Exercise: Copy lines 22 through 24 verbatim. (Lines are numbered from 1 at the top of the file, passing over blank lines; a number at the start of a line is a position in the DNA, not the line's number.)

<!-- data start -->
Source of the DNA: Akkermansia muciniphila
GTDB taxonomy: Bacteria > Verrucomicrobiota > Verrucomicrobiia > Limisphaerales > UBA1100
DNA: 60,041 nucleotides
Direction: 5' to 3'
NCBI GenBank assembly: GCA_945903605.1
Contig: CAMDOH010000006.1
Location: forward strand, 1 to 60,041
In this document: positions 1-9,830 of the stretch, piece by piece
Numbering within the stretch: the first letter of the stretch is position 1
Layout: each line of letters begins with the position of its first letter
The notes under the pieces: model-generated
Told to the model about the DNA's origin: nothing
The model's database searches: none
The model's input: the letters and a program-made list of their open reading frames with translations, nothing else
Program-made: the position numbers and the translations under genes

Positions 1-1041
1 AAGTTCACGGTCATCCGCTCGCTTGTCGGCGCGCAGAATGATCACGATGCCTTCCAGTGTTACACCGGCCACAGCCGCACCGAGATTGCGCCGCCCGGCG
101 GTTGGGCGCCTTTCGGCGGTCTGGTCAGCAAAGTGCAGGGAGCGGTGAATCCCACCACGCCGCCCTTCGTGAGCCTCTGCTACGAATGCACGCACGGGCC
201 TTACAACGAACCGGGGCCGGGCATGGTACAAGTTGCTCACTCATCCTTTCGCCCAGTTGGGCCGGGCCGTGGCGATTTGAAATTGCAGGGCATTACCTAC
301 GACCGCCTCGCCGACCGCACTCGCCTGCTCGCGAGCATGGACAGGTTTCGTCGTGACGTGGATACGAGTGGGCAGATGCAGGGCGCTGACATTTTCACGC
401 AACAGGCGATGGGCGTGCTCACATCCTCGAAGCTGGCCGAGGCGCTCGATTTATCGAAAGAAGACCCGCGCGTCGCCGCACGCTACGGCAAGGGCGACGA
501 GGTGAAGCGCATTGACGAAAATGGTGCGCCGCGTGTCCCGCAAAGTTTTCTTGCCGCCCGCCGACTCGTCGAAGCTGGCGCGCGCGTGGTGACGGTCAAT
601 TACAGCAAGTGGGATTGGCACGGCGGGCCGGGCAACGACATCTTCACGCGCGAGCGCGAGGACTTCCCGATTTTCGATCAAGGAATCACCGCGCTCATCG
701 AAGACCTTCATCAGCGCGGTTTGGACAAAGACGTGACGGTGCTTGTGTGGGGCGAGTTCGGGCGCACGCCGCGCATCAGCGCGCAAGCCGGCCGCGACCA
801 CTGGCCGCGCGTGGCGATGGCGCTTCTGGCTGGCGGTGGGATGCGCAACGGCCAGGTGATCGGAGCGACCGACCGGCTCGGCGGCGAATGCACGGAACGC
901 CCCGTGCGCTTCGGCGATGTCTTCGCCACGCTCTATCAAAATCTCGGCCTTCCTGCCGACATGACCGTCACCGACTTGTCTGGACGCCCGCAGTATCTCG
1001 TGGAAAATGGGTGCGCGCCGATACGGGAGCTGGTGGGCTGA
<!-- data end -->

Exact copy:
501 GGTGAAGCGCATTGACGAAAATGGTGCGCCGCGTGTCCCGCAAAGTTTTCTTGCCGCCCGCCGACTCGTCGAAGCTGGCGCGCGCGTGGTGACGGTCAAT
601 TACAGCAAGTGGGATTGGCACGGCGGGCCGGGCAACGACATCTTCACGCGCGAGCGCGAGGACTTCCCGATTTTCGATCAAGGAATCACCGCGCTCATCG
701 AAGACCTTCATCAGCGCGGTTTGGACAAAGACGTGACGGTGCTTGTGTGGGGCGAGTTCGGGCGCACGCCGCGCATCAGCGCGCAAGCCGGCCGCGACCA